So before you even sit down to submit a Beacon Award entry, when you are imagining a new project or campaign, remember the creativity factor. Some new ideas will be a smashing success, others will take a while to catch on, and others may not get off the ground. But keeping creativity at the forefront benefits all of us. How can we keep what we do exciting, relevant, and fun? Not just during Beacon Award season but when we sit down or daydream about what project to work on next, some thoughts to revisit: “what is something new I can do this year?” “How can I take last years’ project and add a twist?” And finally, “how will this campaign affect and reach people in new ways?” These questions can help generate a full 20 points in creativity for your Beacon Award entry, but equally as important, they help raise the bar for our projects all year round.  

To my fellow past judges, what is the most creative entry you’ve ever seen while judging?  How do you try to make you own projects stand out?  How do you find ways to be creative in your campaigns?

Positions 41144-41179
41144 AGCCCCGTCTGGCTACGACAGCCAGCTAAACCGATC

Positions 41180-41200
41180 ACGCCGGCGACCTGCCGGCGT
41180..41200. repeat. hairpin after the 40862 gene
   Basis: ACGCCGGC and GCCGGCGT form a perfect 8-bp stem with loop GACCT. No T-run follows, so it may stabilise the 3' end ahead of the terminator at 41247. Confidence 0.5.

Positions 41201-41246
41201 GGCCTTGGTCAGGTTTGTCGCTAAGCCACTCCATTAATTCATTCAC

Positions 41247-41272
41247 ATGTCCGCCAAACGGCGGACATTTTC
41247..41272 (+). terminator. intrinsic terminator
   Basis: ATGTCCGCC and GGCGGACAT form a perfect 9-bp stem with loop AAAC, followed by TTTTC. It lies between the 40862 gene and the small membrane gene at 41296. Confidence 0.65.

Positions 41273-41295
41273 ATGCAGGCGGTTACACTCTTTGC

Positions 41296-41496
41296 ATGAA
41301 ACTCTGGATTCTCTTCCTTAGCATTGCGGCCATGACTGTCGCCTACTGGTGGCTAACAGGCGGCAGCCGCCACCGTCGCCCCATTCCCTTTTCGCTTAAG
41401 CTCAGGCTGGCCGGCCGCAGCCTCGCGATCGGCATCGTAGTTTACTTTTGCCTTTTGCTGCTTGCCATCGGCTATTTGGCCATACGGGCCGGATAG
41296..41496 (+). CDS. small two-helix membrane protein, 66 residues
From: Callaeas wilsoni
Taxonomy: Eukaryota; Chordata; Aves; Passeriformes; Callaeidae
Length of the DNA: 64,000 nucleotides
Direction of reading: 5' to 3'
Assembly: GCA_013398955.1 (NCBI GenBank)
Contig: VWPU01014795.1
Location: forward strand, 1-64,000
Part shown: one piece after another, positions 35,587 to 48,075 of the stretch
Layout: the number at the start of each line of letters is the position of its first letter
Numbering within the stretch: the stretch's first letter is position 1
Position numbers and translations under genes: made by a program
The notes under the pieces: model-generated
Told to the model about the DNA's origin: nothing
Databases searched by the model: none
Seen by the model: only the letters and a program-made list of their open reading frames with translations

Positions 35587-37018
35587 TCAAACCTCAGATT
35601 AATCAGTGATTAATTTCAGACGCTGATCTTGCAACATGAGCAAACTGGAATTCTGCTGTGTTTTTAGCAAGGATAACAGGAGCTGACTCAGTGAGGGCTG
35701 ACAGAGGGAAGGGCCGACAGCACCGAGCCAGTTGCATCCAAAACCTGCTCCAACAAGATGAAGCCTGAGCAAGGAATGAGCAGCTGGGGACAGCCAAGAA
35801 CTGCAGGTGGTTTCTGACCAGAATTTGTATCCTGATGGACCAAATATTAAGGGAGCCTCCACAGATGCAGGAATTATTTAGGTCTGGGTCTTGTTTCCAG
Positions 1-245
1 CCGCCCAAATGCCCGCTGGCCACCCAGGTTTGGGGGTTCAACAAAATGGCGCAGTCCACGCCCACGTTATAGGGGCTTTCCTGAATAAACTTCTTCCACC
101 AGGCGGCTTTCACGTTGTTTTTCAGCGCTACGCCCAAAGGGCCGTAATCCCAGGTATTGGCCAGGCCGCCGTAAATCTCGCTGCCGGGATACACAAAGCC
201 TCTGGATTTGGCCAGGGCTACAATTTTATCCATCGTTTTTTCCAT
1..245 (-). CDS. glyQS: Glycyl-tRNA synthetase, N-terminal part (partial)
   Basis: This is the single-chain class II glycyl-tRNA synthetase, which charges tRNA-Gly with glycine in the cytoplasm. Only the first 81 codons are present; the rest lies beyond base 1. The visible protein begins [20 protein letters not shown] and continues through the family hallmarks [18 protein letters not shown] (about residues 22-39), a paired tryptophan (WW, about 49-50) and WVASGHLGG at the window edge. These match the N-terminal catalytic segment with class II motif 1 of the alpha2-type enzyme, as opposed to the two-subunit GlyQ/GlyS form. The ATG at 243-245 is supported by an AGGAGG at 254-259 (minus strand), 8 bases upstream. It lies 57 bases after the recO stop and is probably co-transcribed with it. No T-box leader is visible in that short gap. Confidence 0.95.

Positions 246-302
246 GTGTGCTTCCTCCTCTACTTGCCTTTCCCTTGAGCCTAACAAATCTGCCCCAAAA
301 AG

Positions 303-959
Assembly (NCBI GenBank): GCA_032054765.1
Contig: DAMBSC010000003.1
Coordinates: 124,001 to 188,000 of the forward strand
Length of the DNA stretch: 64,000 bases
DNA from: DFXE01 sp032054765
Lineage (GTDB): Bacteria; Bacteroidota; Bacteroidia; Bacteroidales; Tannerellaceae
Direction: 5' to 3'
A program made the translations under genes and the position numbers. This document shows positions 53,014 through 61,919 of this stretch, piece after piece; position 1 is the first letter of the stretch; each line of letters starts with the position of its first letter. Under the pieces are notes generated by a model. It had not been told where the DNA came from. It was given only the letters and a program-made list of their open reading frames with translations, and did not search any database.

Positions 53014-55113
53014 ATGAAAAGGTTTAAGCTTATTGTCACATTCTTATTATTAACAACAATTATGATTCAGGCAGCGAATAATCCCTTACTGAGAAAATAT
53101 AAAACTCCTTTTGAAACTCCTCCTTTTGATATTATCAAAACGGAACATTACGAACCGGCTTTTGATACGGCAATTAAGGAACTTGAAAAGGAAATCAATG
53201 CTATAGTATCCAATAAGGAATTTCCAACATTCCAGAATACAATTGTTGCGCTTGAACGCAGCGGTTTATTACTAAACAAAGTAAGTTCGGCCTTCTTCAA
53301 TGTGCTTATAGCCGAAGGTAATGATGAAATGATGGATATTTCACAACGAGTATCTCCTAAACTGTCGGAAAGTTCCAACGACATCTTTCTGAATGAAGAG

Results Matter Most

Posted in Beacon Awards at 7:02 am by admin

 By: Amy Cohn, executive director, public affairs, Cox Communications, Inc.

One of the greatest challenges we face as communications professionals is directly linking our efforts to the company’s bottom line.  But, in today’s hotly competitive environment where resources are increasingly scarce, it’s never been more important.  Great communications programs go well beyond the best laid plans and flashy execution.  Proving your impact through measurable results matters most, and showing a return on a program’s investment is the best way to earn a Beacon Award for your organization.

As Janice Caluda mentioned in her blog post, the results your organization achieved make a campaign stand out.  From a judge’s perspective, results separate the winners from the hundreds of other entries.  Did your program drive sales or RGU growth?  Did it earn accolades from regulators, government officials or influential community groups?  Did it increase viewership among a key audience for your network?  Did it improve employee buy-in or positively enhance your company’s image?  If the answer to any of these questions is yes, prove it by showing the judges your measurable results.